I am a marathoner.
It's an easy thing to say, but not an easy road to get there. It's something I never thought I would do, or rather someone I would become. I didn't want to, after all, who would willingly put themselves through something that awful? Not me.
At least not a year ago. I attended a missionary homecoming for my friend Niccol and we went to her house after for a breakfast. My friend Kristin's husband, Kenny, was pretty picky about what he was eating and told us that he was going to be running a marathon the next week.
We talked to him more about his running and I was especially intrigued to find out that he has not always been a runner. I always thought you had to be a "runner" to run a marathon. He told me that he used to not even be able to run around the block.
I thought, "that's me". I had never run in high school, or for leisure, or exercise, and I even remember being embarrassed by how slow I was when we had races in Kindergarten - yes, I actually do remember that.
Well that very day I entertained the thought of running and said to myself, if he can do it then I can too. Not long after that a co-worker started a Couch-to-5K training. I thought that this would be a fun way to increment up towards a goal so I did it myself.
The holidays came and went and I had worked up to being able to run for about 10 minutes without stopping (1 mile). Tyler and I sat down in January to make our New Year's resolutions. I was timid about even mentioning my desire to run a marathon. I had warmed up to the idea and thought it would be something so neat to say I've accomplished but didn't know if it was doable.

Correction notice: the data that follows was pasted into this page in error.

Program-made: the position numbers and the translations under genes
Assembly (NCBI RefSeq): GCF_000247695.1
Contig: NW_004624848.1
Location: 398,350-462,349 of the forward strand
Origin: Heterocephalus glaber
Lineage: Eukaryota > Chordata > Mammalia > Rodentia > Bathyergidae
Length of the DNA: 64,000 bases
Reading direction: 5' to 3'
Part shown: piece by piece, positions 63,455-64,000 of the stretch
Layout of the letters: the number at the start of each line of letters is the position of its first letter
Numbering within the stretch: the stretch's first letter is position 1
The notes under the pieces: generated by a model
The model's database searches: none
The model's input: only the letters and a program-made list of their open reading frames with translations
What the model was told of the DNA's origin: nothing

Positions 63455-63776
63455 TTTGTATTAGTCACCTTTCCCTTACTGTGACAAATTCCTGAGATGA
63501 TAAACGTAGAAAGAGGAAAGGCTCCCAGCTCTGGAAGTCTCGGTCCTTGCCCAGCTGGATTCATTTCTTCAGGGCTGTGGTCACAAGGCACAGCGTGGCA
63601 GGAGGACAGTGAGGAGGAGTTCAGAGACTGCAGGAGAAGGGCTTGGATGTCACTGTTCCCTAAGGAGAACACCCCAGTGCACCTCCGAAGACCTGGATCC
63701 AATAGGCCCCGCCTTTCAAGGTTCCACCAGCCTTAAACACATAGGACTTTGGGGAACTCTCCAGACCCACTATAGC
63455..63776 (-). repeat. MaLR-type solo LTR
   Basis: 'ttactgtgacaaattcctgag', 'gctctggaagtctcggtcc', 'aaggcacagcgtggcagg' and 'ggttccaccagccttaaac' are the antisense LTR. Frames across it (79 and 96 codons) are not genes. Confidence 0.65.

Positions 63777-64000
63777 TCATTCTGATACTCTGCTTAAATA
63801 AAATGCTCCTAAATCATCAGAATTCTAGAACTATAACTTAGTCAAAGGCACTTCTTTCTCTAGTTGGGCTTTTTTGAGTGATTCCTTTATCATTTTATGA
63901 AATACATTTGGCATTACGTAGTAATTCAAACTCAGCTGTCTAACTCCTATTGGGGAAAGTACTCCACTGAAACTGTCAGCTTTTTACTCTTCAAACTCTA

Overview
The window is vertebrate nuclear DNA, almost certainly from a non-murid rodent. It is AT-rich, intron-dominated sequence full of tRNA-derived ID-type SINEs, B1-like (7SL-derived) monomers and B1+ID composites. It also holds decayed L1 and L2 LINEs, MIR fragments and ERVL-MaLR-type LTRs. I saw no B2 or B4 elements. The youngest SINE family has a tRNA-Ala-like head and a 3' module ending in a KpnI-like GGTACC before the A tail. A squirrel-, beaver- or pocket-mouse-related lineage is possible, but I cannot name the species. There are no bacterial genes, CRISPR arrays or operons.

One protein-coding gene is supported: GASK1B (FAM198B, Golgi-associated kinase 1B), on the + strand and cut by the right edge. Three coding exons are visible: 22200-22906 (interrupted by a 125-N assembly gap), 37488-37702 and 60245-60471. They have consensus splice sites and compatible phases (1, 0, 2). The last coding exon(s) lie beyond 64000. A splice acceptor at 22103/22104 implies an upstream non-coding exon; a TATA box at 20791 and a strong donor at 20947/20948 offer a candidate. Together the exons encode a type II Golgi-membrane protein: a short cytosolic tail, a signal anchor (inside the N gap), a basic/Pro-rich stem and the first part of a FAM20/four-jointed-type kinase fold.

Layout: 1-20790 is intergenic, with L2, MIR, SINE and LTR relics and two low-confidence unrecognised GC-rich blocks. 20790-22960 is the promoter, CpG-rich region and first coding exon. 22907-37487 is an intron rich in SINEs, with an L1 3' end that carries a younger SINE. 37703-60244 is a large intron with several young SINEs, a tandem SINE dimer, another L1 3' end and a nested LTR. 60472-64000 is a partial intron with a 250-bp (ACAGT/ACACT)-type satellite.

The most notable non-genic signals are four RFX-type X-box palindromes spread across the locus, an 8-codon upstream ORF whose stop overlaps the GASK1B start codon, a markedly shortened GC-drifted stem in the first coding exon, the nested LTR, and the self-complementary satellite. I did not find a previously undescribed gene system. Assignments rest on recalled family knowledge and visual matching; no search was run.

Well, I made the goal and with Tyler's support I decided I could do it. I knew the Top of Utah Marathon was in September each year and being 9 months away it's plenty of time to train. It can't take more than that to be ready anyway, especially considering most marathon trainings are about 18 weeks.
Well the journey was long, and very time consuming. I set up a training schedule that would carry me from January all the way through September. I had training laid out for everyone of those days. Most weeks included 3 days of running in the beginning, then up to 4 with a day of cross training and of course some days of rest and strength training.
There were so many days that I didn't want to go running. I would dread it and even cry to Tyler sometimes and tell him that I didn't want to go, but ultimately I knew I made the goal and I wanted to keep it. I am extremely competitive and high expectations for myself so making this goal meant I had to keep it.
I stayed on track by printing my training schedule on a calendar and crossing off each day after I came home from my run. Tyler had also bought me a watch to track my miles and time. I was able to upload that for each run and that accountability helped me stay on track.
I came to a critical point in the middle of July. I slacked on my training a bit when life got busy with the July holidays. I had missed several weekly mid-length runs and several long Saturday runs. I was at the point that I had to chose to either commit or drop out. I had already shared my goal with so many people and I didn't want to look stupid or let myself down, so I committed.